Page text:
Flow sorting of marine bacteria for targeted metabolic studies
|Authors:||Giljan, Greta||Supervisor:||Fuchs, Bernhard||1. Expert:||Fuchs, Bernhard||2. Expert:||Arnosti, Carol||Abstract:||
Half of Earth’s primary production takes place in the marine environment, where CO2 from the atmosphere is transformed by marine phytoplankton into organic biomass. This newly produced biomass is then rapidly consumed by heterotrophic microorganisms such as bacteria and archaea. Heterotrophic microorganisms thus contribute to a large part of the turnover of carbon in the ocean, affecting the global carbon cycle. Among the complex communities of marine microorganisms, the contribution of individual organisms to the utilization of organic matter can vary greatly, depending on the type of organic matter and the organism’s specific capabilities for substrate processing.
The focus of this work was on the targeted identification of metabolically active bacteria. The first two chapters deal with the bacterial utilization of polysaccharides, a type of substrate that can only be utilized by some members of microbial communities, even though it is one of the main constituents of freshly produced photosynthetic biomass.
The first chapter provides methodological guidelines for incubation experiments with fluorescently labeled polysaccharides (FLA-PS) that can be used to simultaneously investigate extracellular hydrolysis and selfish uptake – two distinct modes of bacterial polysaccharide utilization.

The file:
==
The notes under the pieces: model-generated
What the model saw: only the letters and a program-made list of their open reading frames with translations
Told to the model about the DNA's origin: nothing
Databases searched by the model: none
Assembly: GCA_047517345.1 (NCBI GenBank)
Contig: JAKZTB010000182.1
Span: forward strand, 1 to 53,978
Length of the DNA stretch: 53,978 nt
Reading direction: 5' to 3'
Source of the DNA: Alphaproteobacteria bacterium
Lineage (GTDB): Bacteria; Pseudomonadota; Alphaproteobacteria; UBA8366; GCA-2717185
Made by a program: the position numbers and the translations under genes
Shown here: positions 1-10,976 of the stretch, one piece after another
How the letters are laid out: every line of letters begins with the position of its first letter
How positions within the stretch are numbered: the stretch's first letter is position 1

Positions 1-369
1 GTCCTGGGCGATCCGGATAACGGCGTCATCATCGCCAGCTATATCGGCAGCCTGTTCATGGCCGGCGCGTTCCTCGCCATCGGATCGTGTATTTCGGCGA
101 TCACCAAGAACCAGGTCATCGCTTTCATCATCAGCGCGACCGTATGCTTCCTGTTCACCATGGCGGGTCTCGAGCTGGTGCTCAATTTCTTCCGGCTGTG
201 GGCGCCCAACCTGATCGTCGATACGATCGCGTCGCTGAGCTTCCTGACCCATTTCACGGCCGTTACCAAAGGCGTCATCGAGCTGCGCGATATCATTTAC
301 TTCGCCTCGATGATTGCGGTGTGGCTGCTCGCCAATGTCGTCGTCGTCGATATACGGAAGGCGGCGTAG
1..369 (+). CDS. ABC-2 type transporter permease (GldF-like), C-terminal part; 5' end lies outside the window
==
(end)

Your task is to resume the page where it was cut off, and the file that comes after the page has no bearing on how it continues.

Using FLA-PS incubation experiments, we could show in chapter 2 the balance of both polysaccharide utilization mechanisms at Helgoland over the course of a year, with increasing and more rapid selfish uptake for laminarin and xylan towards summer and a shift to high rates of extracellular hydrolysis for xylan and chondroitin sulfate in autumn. Flow cytometric sorting of intensely FLA-laminarin stained cells with subsequent taxonomic identification through 16S rRNA sequencing and fluorescence in situ hybridization revealed a contribution of the verrucomicrobial Pedosphaeraceae to fast uptake of laminarin in summer. Bulk community analysis from that time did not hint at the contribution of these bacteria to polysaccharide turnover, implying that bulk analysis alone can lead to a misestimation of polysaccharide turnover.
In the third chapter, we used sensitive radiotracer incubation experiments with amino acids at ambient picomolar concentrations to measure the growth and metabolic activity of a deep-ocean bacterioplankton community in the subtropical North Atlantic.
Flow cytometry was proven to be a central tool in the combination of different techniques for a targeted linkage of bacterial identity to metabolic activity for selected bacteria from a complex environmental community. The investigation of polysaccharide and amino acid utilization reveals a new perspective on varying roles played by specific members of complex communities, advances our understanding of heterotrophic organic matter utilization, and provides further insight to their contributions to global biogeochemical cycles.
|Keywords:||flow cytometry; polysaccharide utilization; marine carbon cycling||Issue Date:||13-Jul-2020||Type:||Dissertation||DOI:||10.26092/elib/725||URN:||urn:nbn:de:gbv:46-elib49280||Institution:||Universität Bremen||Faculty:||Fachbereich 02: Biologie/Chemie (FB 02)|
|Appears in Collections:||Dissertationen|
checked on Aug 4, 2021
checked on Aug 4, 2021
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